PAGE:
Ruiz will forever be known as the chubby fighter who stunned the boxing world by stopping Anthony Joshua in seven rounds to become a heavyweight champion in 2019, which makes him an attractive opponent for anyone. He has strengths: quick hands, punching power, a good chin, experience in big fights. And he seems to be taking his training seriously, which hasn’t always been the case. He also has deficiencies, including relatively slow feet that will make it difficult for him to move away from Wilder when he has to. That means he would take some hard punches. Would he be able to take them? Wilder and Ruiz fight on the same platform (PBC), which would make negotiations easier.

Who wins?

Ruiz could do to Wilder what he did to Joshua … but it isn’t likely. Joshua quit against Ruiz in their first fight. Wilder doesn’t quit. And that’s assuming Ruiz would land big blows. He might not. Wilder, quicker and more athletic, might be able to outbox Ruiz. And if he can’t, he still has his not-so-secret weapon to take control of the fight. Ruiz isn’t a good enough defensive fighter to beat Wilder. Wilder KO 10.


Few potential matchups are as intriguing. Usyk, who holds three of the four major heavyweight titles, is a master boxer who already befuddled one strapping, hard-punching heavyweight in Joshua. He’s special. The question is whether he could stand up to Wilder’s punching power. The Ukrainian did so against Joshua, which is a good sign for him. At the same time, he’s not a natural heavyweight and no one can crack like Wilder. Ask Tyson Fury, who went down four times in three fights with the “Bronze Bomber.” So it’s skill vs. power, although Wilder also deserves credit for a delivery system that has worked for him fight after fight. Fascinating stuff.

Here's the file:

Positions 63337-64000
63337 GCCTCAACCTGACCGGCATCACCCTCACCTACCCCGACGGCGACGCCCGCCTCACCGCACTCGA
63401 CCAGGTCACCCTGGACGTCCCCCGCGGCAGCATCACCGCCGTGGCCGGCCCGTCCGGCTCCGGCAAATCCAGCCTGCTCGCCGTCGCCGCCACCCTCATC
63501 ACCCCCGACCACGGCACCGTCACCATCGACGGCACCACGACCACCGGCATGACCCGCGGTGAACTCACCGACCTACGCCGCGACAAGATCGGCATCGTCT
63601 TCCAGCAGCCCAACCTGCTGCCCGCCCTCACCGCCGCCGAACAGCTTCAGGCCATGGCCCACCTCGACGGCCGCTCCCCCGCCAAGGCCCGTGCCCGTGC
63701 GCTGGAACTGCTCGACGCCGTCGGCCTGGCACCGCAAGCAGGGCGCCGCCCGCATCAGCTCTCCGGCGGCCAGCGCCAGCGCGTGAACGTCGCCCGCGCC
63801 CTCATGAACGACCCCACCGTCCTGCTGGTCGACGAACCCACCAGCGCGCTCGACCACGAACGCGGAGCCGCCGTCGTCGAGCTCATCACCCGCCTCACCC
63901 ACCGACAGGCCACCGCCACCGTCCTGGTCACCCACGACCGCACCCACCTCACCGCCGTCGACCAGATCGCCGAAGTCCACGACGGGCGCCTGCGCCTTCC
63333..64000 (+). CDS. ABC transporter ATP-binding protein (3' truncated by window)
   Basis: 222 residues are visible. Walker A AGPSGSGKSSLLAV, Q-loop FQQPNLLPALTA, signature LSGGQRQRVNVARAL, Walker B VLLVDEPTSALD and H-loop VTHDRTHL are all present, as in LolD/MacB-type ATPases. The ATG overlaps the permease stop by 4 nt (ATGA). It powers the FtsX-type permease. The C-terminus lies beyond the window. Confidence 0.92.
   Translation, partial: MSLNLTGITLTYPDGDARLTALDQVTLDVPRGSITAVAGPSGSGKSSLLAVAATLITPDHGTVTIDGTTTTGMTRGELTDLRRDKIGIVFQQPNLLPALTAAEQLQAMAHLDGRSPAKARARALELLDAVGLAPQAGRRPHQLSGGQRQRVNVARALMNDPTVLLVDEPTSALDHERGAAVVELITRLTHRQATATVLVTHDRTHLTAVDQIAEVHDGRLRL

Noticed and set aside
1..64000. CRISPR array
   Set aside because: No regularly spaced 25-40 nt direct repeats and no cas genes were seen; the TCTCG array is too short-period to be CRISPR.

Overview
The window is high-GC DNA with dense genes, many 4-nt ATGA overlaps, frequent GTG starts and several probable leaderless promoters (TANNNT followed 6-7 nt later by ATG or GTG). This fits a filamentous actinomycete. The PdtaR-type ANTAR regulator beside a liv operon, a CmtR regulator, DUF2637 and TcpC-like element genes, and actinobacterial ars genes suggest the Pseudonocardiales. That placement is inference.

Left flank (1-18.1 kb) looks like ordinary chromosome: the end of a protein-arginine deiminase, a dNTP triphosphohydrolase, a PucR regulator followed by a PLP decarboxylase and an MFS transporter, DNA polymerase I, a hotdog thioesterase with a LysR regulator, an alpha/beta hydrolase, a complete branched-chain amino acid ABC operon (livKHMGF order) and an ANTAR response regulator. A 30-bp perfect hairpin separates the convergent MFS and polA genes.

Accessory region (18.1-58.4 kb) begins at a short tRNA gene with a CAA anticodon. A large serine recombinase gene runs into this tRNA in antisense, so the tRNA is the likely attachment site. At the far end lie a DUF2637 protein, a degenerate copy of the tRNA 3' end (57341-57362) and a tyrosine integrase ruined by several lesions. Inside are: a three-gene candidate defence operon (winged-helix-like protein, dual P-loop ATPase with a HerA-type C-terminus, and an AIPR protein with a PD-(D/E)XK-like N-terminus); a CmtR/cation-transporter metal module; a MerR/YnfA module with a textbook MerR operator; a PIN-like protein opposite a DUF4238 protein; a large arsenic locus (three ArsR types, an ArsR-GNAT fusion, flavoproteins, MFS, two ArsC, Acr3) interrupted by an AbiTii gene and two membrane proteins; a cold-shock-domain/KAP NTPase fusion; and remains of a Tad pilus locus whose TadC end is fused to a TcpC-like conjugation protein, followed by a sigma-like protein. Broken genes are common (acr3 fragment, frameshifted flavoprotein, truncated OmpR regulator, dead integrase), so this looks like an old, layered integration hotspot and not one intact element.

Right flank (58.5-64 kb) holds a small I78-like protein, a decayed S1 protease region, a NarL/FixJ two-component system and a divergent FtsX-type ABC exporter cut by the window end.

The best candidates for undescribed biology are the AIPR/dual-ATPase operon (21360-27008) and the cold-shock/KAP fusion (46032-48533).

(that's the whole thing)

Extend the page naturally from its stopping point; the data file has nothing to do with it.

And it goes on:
Who wins?

The fact is that Wilder could knock out anyone if he lands his big right hand is just the right way. That includes Usyk. I just don’t think he’d do it. Usyk survived two fights with Joshua and would do the same with Wilder, who also is a small heavyweight in terms of his weight. Usyk is just too clever, too athletic. Usyk by decision.


I love this matchup. It wasn’t long ago that these two knockout artists were unbeaten and on a collision course. Of course, that’s changed. Wilder was stopped twice by Fury and Joshua has three setbacks, including back-to-back decisions against Usyk. However, they remain highly popular fighters who can end any fight with a single punch, as we saw with Wilder this past weekend. The pay-per-view numbers for Wilder-Joshua would show that the fans care more about good matchups than past setbacks. Also, they’re both hungry reclaim past glory. The winner of Wilder-Joshua would take a significant step in that direction and enhance his resume. Add all that up and you get a fun, compelling matchup.

Who wins? Joshua is heavier and has a better skill set than Wilder but the latter punches harder and is much tougher. Wilder probably wouldn’t take out Joshua quickly, as he did against Helenius. He’d have to work for it. And Joshua would make him work hard. The Englishman would probably try to outbox Wilder, as he did in the rematch with Ruiz. The problem for him is that Wilder can change a fight in an instant. He would hurt Joshua at some point. And Joshua would fold. Wilder KO 11.


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Deontay Wilder knocks out Robert Helenius with single, devastating right hand

Story originally appeared on Boxing Junkie